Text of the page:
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Blank Manuskript - 2015 - "The Waiting Soldier"

(39:25, Blank Manuskript)



1. Induction 6:09
2. Public Enemy 5:42
3. Kites to Sky 2:53
4. Doubts 3:44
5. The Night 9:16
6. Conclusion 5:06
7. Cloud 6:35


Dominik Wallner - keyboards, vocals; 
Alfons Wohlmuth - bass, guitars, vocals;
Manuel Schonegger - sax, trombone, flutes, guitars; 
Klaus Ackermann - drums, percussion; 
Jacob Aisleitner - sax; 
Peter Baxrainer - guitars; 
Georg Durnberger - vocals;
Helut Mulbacher - guitars; 
Cecilio Perera - guitars; 
David Saudek - French horn, trumpet, vocals; 
Jakob Sigl - sound effects;
Nora Sigl - vocals

Prolusion. Austrian band BLANK MANUSKRIPT is an ongoing project that started out back in 2007, instigated by Christian Breckner, Dominik Wallner and Alfons Wohlmuth. They have released one EP and two full length albums so far, of which "The Waiting Soldier" is the most recent.

Analysis. Blank Manuskript is among those bands who appear to have their focus based around the art rock and progressive rock oriented bands of the 1970's. They create theme albums, have an obvious affection for vintage instruments, and enjoy creating material featuring multiple themes and alterations in pace, intensity and arrangements. Classic era progressive rock as made in the new era if you like. Categorizing this band into any one subset of progressive rock is a difficult task, but by and large I suspect that those fond of vintage era symphonic progressive rock will find this material most intriguing. Not that we are treated to vast arrays of keyboard arrangements with concrete nods in the direction of classical music here, but keyboards and organs are important and often vital parts of the arrangements, and we are treated to many fine instrumental passages throughout this album where those instruments have the primary roles. Combined with a vintage sound on instruments, mix and production, these are all aspects that will sound familiar to those devoted to symphonic progressive rock. As befits a band of this kind, elements from folk music and jazz does appear on occasion as well, and there's even one passage featuring dramatic, operatic vocals of the kind that for many will give associations towards classic era Italian progressive rock as well. That Italian bands from the classic era of progressive rock also had a tendency to include elements from both folk music and jazz in their material doesn't diminish that comparison either, presumably. That being said, personally the direct nods I noted as a bit more profound stretch in different directions. Some of the calmer, atmospheric laden passages aren't too far away from the likes of Camel, some of the bass lines in particular gave me associations towards Eloy, and on occasion there were keyboard motifs that for me came with a clear and direct comparison to classic era Gentle Giant. Which in sum, I guess, merits for this album to be described as rather eclectic in scope. Some sequences with a bit more of a Floydian tinge to them can be added to this context for emphasis.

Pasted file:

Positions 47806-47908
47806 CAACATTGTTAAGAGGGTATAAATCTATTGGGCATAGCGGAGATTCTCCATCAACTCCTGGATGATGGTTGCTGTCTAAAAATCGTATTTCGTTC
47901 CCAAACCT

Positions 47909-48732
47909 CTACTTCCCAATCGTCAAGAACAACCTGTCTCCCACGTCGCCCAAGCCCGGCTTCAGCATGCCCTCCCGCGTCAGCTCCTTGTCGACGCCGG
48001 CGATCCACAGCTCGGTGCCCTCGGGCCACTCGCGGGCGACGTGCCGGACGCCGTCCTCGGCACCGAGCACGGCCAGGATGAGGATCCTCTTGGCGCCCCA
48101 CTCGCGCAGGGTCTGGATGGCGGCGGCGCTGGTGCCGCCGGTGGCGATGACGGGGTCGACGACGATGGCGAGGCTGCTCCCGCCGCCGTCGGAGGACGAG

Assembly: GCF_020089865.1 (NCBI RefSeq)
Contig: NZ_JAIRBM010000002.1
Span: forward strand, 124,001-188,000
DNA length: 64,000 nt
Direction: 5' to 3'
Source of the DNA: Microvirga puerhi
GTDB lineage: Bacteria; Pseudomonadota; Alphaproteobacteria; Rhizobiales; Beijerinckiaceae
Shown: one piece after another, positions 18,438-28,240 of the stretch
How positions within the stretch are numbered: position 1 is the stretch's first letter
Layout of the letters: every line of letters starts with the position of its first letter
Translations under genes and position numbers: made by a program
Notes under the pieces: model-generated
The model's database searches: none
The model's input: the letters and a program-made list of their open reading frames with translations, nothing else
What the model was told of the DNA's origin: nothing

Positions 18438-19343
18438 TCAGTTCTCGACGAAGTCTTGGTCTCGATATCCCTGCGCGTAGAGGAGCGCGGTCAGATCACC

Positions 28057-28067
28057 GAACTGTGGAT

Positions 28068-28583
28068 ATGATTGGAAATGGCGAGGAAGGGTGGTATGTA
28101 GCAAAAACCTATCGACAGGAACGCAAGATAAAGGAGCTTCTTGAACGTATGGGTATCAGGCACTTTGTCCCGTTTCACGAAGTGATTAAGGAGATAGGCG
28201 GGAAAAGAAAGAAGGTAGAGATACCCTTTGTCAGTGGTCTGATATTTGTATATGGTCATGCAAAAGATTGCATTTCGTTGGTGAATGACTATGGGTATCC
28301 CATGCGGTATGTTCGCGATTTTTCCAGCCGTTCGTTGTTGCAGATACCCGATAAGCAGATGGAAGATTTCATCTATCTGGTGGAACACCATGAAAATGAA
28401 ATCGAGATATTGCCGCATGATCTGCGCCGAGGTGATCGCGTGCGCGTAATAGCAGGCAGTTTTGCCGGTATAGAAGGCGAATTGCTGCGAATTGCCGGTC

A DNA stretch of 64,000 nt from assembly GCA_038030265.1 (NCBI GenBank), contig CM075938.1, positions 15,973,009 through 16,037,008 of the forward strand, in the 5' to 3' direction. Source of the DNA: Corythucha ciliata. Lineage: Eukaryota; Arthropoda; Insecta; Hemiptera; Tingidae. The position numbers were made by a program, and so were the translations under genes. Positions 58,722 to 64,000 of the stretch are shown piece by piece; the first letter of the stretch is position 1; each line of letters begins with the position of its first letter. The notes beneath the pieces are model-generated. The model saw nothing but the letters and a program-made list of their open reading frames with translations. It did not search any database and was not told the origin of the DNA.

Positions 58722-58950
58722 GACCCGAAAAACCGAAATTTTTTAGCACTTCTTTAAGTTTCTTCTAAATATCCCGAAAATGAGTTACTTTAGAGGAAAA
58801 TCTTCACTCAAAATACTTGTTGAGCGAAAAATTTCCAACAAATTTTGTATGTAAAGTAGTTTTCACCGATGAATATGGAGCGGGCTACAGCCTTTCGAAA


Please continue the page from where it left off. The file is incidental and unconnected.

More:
Conclusion. Those who enjoy classic era symphonic progressive rock and the more sophisticated aspects of 70's art rock appears to me to be the perfect audience for this album. Mix, production and instruments all come with what I'd describe as a vintage touch to them, and when explored within the confines of a theme album this alone should hit most sweet spots for those who enjoy this breed of progressive rock. That the album is well made and features compelling compositions is, perhaps, needless to state.

Progmessor: August 17, 2017
The Rating Room

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Blank Manuskript


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